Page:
OSI Layer 2 frames

Derek is studying to become a Red Hat Enterprise Linux Engineer and Data Scientist at Red Hat's headquarters in Raleigh, North Carolina. Please answer the following questions to help him to formula a study plan to master computer networking topics.

  1. In relation to OSI Layer 2, please give Derek a detailed explanation of frames: their purpose, what they do, and how they work.
  2. Give a detailed explanation of headers and trailers.
  3. Give a detailed description of MAC addresses.
  4. Give a detailed description of flow control.

Sure, Derek's focus on mastering computer networking topics, particularly within the context of OSI Layer 2, is a critical step toward becoming a skilled Red Hat Enterprise Linux Engineer and Data Scientist. Here's a breakdown of the key concepts Derek needs to understand:

1. Frames in OSI Layer 2


Frames are the basic data units used in Layer 2 of the OSI (Open Systems Interconnection) model, which is also known as the Data Link Layer. The primary purpose of frames is to encapsulate packets received from the Network Layer (Layer 3) into a format that is suitable for transmission over physical media. Frames add necessary headers and trailers to the packet, which include addressing and error-checking information, ensuring that the data can be correctly routed and reliably delivered to the destination.

How They Work

Frames work by encapsulating packets with a header and a trailer. The header typically contains the destination and source MAC (Media Access Control) addresses, which are used for local network addressing. It may also contain other control information, such as type fields to identify the payload type and control flags for flow and error control. The payload is the encapsulated data from the upper layer. The trailer often contains a Frame Check Sequence (FCS), used for error detection.

Upon receiving a frame, a device checks the destination MAC address against its own. If they match (or if it's a broadcast/multicast address the device listens to), the device processes the frame, verifies its integrity via the FCS, and then decapsulates it, sending the payload up to the Network Layer.

2. Headers and Trailers


Headers are added at the beginning of the data packet at each layer of the OSI model. In the context of Layer 2, the frame header contains:

  • Destination MAC Address: The physical address of the intended recipient.
  • Source MAC Address: The physical address of the sender.
  • Type/Length: Identifies the type of payload or its length.
  • Control Information: Used for various control purposes, including flow and error control.


The most common trailer used in Layer 2 frames is the Frame Check Sequence (FCS). The FCS is a type of checksum used for error detection. It allows the receiving device to determine if the frame was altered during transmission. If the calculated FCS of the received frame doesn't match the one contained in the frame, the frame is discarded, as this indicates an error occurred during transmission.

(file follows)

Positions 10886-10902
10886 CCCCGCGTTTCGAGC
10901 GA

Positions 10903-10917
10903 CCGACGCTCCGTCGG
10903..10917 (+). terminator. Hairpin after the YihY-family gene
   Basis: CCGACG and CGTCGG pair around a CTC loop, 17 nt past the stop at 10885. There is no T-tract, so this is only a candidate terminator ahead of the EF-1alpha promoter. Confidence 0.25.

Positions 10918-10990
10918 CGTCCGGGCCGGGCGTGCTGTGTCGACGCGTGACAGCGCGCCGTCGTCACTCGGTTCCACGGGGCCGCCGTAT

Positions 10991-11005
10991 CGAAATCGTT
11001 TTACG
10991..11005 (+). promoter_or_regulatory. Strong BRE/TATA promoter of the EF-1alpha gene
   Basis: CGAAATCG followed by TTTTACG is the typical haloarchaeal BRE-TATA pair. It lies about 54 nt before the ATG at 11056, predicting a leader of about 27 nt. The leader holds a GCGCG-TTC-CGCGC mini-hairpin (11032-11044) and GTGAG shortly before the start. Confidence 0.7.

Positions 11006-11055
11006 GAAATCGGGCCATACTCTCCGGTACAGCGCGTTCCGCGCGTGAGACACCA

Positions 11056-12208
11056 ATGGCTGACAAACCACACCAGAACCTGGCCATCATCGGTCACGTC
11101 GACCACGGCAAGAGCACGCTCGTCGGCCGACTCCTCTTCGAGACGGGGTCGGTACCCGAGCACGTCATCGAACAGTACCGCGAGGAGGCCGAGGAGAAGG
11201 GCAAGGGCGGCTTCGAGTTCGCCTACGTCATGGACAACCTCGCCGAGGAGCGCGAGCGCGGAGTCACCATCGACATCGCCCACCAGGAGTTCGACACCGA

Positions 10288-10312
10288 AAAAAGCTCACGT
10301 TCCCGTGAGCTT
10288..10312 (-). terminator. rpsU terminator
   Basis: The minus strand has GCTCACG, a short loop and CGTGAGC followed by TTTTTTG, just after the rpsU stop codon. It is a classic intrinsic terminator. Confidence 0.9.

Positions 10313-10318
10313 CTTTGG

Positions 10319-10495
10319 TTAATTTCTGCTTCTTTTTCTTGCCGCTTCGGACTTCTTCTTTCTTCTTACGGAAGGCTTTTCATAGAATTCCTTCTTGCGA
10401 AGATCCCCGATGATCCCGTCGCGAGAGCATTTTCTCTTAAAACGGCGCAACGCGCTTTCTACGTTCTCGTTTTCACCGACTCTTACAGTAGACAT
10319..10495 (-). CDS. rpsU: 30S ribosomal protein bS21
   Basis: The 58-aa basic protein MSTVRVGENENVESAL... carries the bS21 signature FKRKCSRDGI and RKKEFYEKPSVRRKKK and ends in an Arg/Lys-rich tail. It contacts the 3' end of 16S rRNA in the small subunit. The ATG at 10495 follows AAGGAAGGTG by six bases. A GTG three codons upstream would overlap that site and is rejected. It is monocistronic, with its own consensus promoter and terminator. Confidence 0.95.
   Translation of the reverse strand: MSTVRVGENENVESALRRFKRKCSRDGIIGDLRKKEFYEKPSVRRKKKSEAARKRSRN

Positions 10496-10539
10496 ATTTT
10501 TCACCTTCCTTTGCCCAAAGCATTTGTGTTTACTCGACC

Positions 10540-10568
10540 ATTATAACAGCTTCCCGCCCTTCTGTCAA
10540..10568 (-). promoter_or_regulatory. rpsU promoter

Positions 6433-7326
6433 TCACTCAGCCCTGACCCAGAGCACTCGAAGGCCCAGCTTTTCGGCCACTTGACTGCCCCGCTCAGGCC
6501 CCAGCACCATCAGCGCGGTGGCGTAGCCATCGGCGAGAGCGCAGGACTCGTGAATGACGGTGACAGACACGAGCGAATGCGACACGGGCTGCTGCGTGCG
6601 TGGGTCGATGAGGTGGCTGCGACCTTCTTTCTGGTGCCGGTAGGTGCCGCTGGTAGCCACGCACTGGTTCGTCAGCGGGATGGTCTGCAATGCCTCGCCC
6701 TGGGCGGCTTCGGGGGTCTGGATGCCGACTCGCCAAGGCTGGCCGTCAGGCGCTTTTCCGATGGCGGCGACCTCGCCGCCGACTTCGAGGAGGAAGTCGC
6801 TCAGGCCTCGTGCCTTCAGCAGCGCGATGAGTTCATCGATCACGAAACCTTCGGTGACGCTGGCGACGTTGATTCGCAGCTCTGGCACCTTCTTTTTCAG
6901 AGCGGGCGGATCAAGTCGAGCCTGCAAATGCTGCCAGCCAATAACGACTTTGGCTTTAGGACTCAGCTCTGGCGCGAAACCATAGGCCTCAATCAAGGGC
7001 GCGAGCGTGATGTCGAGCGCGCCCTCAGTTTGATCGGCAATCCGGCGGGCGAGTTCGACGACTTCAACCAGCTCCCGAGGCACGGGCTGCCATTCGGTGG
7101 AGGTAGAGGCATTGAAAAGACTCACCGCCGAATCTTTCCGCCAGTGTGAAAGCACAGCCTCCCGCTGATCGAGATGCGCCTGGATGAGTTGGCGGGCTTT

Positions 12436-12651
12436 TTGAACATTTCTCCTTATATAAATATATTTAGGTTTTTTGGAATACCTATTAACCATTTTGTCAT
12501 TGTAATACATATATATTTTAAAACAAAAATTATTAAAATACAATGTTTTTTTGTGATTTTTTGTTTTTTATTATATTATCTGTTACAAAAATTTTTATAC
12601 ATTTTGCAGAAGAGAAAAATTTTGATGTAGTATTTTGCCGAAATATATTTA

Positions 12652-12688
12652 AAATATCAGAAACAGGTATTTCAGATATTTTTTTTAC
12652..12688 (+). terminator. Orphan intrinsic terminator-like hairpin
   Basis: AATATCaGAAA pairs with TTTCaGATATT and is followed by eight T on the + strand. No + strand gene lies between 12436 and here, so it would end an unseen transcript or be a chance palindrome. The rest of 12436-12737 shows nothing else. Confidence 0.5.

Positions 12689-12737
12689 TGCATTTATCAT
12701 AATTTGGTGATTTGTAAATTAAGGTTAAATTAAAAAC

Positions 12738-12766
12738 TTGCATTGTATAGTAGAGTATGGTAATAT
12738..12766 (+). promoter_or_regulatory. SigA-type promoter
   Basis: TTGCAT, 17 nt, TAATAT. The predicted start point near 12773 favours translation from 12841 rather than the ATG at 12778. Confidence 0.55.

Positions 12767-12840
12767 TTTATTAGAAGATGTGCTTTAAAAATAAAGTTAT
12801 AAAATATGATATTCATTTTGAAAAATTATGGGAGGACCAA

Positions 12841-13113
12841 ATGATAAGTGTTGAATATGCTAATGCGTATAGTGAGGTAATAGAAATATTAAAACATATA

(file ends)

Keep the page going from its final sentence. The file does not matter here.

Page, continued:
3. MAC Addresses

MAC addresses are unique identifiers assigned to network interfaces for communications on the physical network segment. They are used by Layer 2 protocols to ensure data is sent to the correct device on a local network. MAC addresses are 48 bits long, typically represented in hexadecimal format, and are embedded into network interface cards (NICs) by manufacturers. They play a crucial role in local area networking, especially in Ethernet networks.

4. Flow Control

Flow control is a mechanism used to manage the rate of data transmission between two devices to prevent a fast sender from overwhelming a slow receiver. In the context of Layer 2, flow control can be implemented using various techniques, such as:

  • Pause Frames: In Ethernet networking, devices can send pause frames to tell other devices to temporarily stop sending data.
  • Backpressure: Used in half-duplex networks to prevent data from being sent if the network is congested.
  • Window-based flow control: Involves controlling the size of the "window" of frames that can be sent before receiving an acknowledgment.

Flow control ensures a balanced data transfer rate, minimizing the risk of buffer overflow and data loss, and thus maintaining the integrity and efficiency of network communication.

Understanding these fundamental concepts will be instrumental for Derek as he prepares for a role that combines expertise in both network engineering and data science.

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